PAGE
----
Support 100 years of independent journalism.

  1. Politics
6 August 2013

Lez Miserable: Unleashing your inner aggro-dyke

Aggro-dyke is more than “angry lesbian”. It’s a smarter, more subtle concept.

By Eleanor Margolis

An Austrian and a lesbian walk into a bar. After a few G&Ts, the Austrian disappears for a bit. She reappears looking pissed off and damp.

“What happened to you?” I say (I’m the lesbian, by the way)

“Zat girl,” she says, pointing into a dense crowd of drunkards, “She spilt her drink on me.”

“Oh. It’s rammed in here. She probably didn’t even notice,” I reply, trying to stop The Austrian getting all Ride of the Valkyries.

“She noticed,” says The Austrian, darkly, “And she laughed.”

Sign up for The New Statesman’s newsletters Tick the boxes of the newsletters you would like to receive. Quick and essential guide to domestic and global politics from the New Statesman's politics team. The best of the New Statesman, delivered to your inbox every weekday morning. The New Statesman’s global affairs newsletter, every Monday and Friday. A handy, three-minute glance at the week ahead in companies, markets, regulation and investment, landing in your inbox every Monday morning. Our weekly culture newsletter – from books and art to pop culture and memes – sent every Friday. A weekly round-up of some of the best articles featured in the most recent issue of the New Statesman, sent each Saturday. A weekly dig into the New Statesman’s archive of over 100 years of stellar and influential journalism, sent each Wednesday. Sign up to receive information regarding NS events, subscription offers & product updates.
I consent to New Statesman Media Group collecting my details provided via this form in accordance with the Privacy Policy

“What? And no apology?”

“No. I think she might have done it on purpose – I was in her way.”

Suddenly I’m the one getting all Wagnerian. Nobody fucks with The Austrian.

“Which one is she?” I ask, getting out of my chair, “I’m going to have a word.”

I size up an innocuous-looking blonde girl pointed out by The Austrian. Yeah, I could take her. In spite of my friend’s peace protest, I bulldoze my way over to the unapologetic drink-spiller. Inasmuch as a 5’4” asthmatic with posture that makes the Hunchback of Notre-Dame look like Darcey Bussell can bulldoze. After a brief exchange which may or may not have contained the word “mean”, I’m shocked to get an apology out of The Spiller.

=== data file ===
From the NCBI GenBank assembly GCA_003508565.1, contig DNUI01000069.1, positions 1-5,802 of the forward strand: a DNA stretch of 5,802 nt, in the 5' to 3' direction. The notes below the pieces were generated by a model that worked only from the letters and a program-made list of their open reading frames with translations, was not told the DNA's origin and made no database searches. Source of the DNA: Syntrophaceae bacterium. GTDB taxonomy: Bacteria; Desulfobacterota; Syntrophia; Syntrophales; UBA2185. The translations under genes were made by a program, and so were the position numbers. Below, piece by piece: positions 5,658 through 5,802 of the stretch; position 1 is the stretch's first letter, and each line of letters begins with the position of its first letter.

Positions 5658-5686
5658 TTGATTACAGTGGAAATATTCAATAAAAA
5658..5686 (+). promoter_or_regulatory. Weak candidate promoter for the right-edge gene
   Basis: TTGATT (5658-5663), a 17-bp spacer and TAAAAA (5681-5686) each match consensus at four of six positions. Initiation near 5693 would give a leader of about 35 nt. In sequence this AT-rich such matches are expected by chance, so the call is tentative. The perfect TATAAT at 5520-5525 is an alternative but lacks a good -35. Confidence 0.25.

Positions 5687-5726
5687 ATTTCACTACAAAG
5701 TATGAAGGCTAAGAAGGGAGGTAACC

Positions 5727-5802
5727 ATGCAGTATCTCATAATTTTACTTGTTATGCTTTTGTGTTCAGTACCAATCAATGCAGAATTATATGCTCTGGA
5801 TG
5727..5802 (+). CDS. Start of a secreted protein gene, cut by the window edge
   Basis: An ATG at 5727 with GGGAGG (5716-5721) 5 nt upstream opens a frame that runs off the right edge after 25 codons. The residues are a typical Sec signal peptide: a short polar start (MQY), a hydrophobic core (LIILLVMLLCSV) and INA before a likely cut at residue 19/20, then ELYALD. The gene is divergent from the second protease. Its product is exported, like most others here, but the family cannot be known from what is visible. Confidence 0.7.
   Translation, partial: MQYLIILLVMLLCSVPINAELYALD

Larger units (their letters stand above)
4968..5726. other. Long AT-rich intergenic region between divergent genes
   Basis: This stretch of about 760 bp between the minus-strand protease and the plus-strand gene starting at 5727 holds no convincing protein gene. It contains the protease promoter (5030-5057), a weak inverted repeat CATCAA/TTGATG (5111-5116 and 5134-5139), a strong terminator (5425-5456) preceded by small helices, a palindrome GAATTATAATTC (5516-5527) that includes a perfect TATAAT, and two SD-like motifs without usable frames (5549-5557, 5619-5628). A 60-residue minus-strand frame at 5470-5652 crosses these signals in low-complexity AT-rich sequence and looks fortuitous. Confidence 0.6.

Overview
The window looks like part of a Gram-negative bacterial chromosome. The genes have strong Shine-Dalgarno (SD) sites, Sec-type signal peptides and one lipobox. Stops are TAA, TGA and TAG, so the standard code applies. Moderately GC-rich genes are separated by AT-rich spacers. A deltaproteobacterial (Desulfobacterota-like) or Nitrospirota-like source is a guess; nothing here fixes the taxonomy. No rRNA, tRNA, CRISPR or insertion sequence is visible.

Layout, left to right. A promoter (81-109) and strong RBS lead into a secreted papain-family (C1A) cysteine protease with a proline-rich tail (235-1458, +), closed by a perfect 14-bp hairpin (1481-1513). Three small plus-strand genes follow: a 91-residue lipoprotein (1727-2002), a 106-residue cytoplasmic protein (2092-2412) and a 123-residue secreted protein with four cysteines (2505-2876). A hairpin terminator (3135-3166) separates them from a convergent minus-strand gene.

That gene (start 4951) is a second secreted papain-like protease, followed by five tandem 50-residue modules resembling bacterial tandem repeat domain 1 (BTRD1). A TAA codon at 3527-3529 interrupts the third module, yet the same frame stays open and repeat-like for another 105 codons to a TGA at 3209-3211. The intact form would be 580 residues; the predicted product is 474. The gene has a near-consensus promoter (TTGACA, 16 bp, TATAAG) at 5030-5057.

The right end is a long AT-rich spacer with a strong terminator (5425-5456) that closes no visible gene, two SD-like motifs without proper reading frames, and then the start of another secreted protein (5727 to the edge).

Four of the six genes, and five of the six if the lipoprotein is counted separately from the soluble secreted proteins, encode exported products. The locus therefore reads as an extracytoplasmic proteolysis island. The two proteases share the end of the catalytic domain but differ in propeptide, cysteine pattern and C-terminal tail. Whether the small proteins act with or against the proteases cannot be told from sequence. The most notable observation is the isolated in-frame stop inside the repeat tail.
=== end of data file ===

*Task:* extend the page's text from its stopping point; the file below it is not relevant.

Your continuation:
“Wow,” another friend says to the newly-assertive me, “I never realised you were so aggro-dyke.”

I think I may have invented this term, but I never realised that it applied to me. I once spent a week in a new job being called Helena because I couldn’t bring myself to embarrass my colleague by correcting him. But what does it mean to be aggro-dyke?

Aggro-dyke is more than “angry lesbian”. It’s a smarter, more subtle concept. Angry lesbians play hockey and knit passive-aggressive waistcoats. There’s nothing nuanced about hitting things with sticks. The angry lesbian stereotype is also, unfairly, mostly attributed to butch women. Let it be known that you can be femme as fuck and aggro-dyke. Aggro-dykes aren’t caricatures; they’re gay women who happen to be both gobby and skilled in calling people out on kinds of arsehattery.

Aggro-dyke is the innate gruffness that comes with not only a being woman (in a sexist society), but being a woman who loves women. I’m not saying that I stood up for a friend in a bar squabble purely because I’m gay. That would be insulting to gutsy straight women everywhere, but aggro-dyke is defined by an obsession with tackling injustice. Perhaps being part of a minority makes you more sensitive to unfairness and more reluctant to let things go.

One aggro-dyke speciality is staring down men who are hitting on their girlfriends. They’ve even invented a facial expression specifically for this purpose. It’s a cross between a snarl and a full-body dry heave; not so much looking daggers as looking rusty chainsaws. Aggro-dykes also make the best coffee you will ever taste. They just do.

My inner aggro-dyke has only just been unleashed. I always knew it was there. I mean, there was that time I shushed some loud-talkers at a Daughter gig. I’m both excited and terrified by my newfound gruffness. Goodbye Helena and hello girl who “gets involved”.

This surly butterfly has emerged from its “don’t cause a scene” cocoon. In fact, who knows how many scenes I might cause from now on? I can’t exactly see myself draped in a hemp cloak, fighting homophobic crime by night, but woe betide the next person to deny me a “thank you” when I hold a door open for them. Aggro-dyke may be a form of belligerence, but it’s one that needs to be celebrated and embraced.